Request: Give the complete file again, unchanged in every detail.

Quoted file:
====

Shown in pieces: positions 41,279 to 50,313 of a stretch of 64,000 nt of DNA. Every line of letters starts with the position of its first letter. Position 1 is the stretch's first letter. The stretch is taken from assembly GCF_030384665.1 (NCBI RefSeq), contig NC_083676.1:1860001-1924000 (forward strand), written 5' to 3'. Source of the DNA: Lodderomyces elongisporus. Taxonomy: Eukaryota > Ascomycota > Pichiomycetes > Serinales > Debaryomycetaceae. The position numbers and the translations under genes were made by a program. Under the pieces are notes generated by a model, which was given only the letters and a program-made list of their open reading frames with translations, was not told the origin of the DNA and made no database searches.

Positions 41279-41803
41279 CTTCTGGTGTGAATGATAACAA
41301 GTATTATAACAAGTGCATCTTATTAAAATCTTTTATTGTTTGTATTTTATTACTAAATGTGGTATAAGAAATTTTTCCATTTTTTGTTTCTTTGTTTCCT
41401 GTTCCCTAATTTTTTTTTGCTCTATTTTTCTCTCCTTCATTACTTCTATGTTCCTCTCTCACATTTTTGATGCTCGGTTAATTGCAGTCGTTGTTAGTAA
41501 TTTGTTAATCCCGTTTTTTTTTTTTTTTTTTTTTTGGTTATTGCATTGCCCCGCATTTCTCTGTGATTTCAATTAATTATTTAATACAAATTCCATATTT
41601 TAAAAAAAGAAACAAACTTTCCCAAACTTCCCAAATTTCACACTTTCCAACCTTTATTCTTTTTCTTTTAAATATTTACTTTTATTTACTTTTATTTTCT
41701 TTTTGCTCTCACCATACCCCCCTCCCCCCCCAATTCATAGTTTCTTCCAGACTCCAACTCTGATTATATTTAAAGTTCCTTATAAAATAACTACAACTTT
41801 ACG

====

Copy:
Shown in pieces: positions 41,279 to 50,313 of a stretch of 64,000 nt of DNA. Every line of letters starts with the position of its first letter. Position 1 is the stretch's first letter. The stretch is taken from assembly GCF_030384665.1 (NCBI RefSeq), contig NC_083676.1:1860001-1924000 (forward strand), written 5' to 3'. Source of the DNA: Lodderomyces elongisporus. Taxonomy: Eukaryota > Ascomycota > Pichiomycetes > Serinales > Debaryomycetaceae. The position numbers and the translations under genes were made by a program. Under the pieces are notes generated by a model, which was given only the letters and a program-made list of their open reading frames with translations, was not told the origin of the DNA and made no database searches.

Positions 41279-41803
41279 CTTCTGGTGTGAATGATAACAA
41301 GTATTATAACAAGTGCATCTTATTAAAATCTTTTATTGTTTGTATTTTATTACTAAATGTGGTATAAGAAATTTTTCCATTTTTTGTTTCTTTGTTTCCT
41401 GTTCCCTAATTTTTTTTTGCTCTATTTTTCTCTCCTTCATTACTTCTATGTTCCTCTCTCACATTTTTGATGCTCGGTTAATTGCAGTCGTTGTTAGTAA
41501 TTTGTTAATCCCGTTTTTTTTTTTTTTTTTTTTTTGGTTATTGCATTGCCCCGCATTTCTCTGTGATTTCAATTAATTATTTAATACAAATTCCATATTT
41601 TAAAAAAAGAAACAAACTTTCCCAAACTTCCCAAATTTCACACTTTCCAACCTTTATTCTTTTTCTTTTAAATATTTACTTTTATTTACTTTTATTTTCT
41701 TTTTGCTCTCACCATACCCCCCTCCCCCCCCAATTCATAGTTTCTTCCAGACTCCAACTCTGATTATATTTAAAGTTCCTTATAAAATAACTACAACTTT
41801 ACG